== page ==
MORE than £6,000 has been raised to help fund research into a brain tumour cure by a Berkeley father who lost his son to the disease.

Alan Stanton was 30 years old when he died, leaving behind his wife Lucy and five-month-old Joshua.

In his memory, John Stanton has organised a series of events and arranged for it to be the charity of the year for the Rotary Club of Cotswold Tyndale when he was its president, raising enough money to support more than two full days of work for Brain Tumour Research.

He visited the charity's centre at Queen Mary University of London along with his wife Jean and Alan's twin brother Charles last week to place two tiles on its 'Wall of Hope' in recognition of the contribution.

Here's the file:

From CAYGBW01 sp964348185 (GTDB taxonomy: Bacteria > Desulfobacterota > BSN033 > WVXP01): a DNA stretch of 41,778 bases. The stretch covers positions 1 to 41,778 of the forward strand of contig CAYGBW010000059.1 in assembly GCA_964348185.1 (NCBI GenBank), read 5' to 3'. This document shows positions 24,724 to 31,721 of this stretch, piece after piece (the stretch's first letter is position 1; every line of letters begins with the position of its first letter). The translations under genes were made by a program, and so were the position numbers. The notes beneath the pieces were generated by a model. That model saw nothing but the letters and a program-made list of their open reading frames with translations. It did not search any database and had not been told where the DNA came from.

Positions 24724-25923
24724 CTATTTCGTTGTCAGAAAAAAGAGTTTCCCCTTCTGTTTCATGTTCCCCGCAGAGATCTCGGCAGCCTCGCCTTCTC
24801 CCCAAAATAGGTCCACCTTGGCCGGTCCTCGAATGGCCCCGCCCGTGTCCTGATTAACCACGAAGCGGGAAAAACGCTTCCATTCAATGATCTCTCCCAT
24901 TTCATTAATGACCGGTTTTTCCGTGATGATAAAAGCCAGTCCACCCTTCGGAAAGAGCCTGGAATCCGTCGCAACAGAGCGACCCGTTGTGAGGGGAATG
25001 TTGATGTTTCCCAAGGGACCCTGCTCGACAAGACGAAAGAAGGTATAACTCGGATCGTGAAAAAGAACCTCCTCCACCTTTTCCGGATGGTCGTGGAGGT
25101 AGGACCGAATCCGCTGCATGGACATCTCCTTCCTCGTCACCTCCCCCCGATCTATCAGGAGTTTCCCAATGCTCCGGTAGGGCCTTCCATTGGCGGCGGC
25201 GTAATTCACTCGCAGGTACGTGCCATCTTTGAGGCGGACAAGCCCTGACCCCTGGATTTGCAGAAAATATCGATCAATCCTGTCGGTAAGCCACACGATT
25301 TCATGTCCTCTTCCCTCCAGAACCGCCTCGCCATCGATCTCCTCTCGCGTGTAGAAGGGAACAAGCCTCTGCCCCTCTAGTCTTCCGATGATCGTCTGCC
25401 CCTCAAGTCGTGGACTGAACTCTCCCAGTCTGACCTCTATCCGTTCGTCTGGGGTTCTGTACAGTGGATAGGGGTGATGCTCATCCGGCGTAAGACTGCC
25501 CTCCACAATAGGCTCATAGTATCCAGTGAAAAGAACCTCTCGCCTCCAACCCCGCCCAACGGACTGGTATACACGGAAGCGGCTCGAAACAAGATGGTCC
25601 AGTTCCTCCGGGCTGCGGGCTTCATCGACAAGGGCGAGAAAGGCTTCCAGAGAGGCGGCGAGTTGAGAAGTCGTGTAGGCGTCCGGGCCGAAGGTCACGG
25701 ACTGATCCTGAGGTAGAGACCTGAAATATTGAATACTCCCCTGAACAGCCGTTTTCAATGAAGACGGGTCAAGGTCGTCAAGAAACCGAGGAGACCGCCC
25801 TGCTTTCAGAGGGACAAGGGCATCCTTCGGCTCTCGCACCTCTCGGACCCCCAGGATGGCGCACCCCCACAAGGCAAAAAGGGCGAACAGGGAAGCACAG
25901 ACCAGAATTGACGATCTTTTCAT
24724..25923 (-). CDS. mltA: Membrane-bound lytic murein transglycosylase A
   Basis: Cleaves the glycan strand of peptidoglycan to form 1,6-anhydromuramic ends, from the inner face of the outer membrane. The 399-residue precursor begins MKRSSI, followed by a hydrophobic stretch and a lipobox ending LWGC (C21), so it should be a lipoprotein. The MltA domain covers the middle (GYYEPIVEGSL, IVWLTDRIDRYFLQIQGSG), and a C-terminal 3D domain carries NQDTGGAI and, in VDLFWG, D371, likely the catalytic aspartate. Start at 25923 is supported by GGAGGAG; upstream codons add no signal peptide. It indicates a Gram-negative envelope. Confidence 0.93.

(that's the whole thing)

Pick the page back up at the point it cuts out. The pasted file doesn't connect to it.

John said: “Alan was a wonderful son, father and friend. Seeing his name on the Wall of Hope was a special moment for us as a family.

"Being at the research centre and seeing what they are doing here, really draws attention to the cost of research and work that needs to be conducted to find a cure for brain tumours.”

Led by professor Silvia Marino, in collaboration with University College London, the team at the centre are studying glioblastoma tumours – one of the most aggressive and deadly types of brain cancer, and the tumour that Alan died from.

Brain tumours kill more children and adults under the age of 40 than any other cancer and research carried out by the charity has found that fewer than 20 per cent of people diagnosed with one survive beyond five years.

Carol Robertson, the charity's community fundraising manager (south), said: “We are really grateful to John and the club for raising vital funds to support important research into a disease which affects so many people and their families each year.

"Stories like Alan’s remind us all that we cannot allow this desperate situation to continue.”

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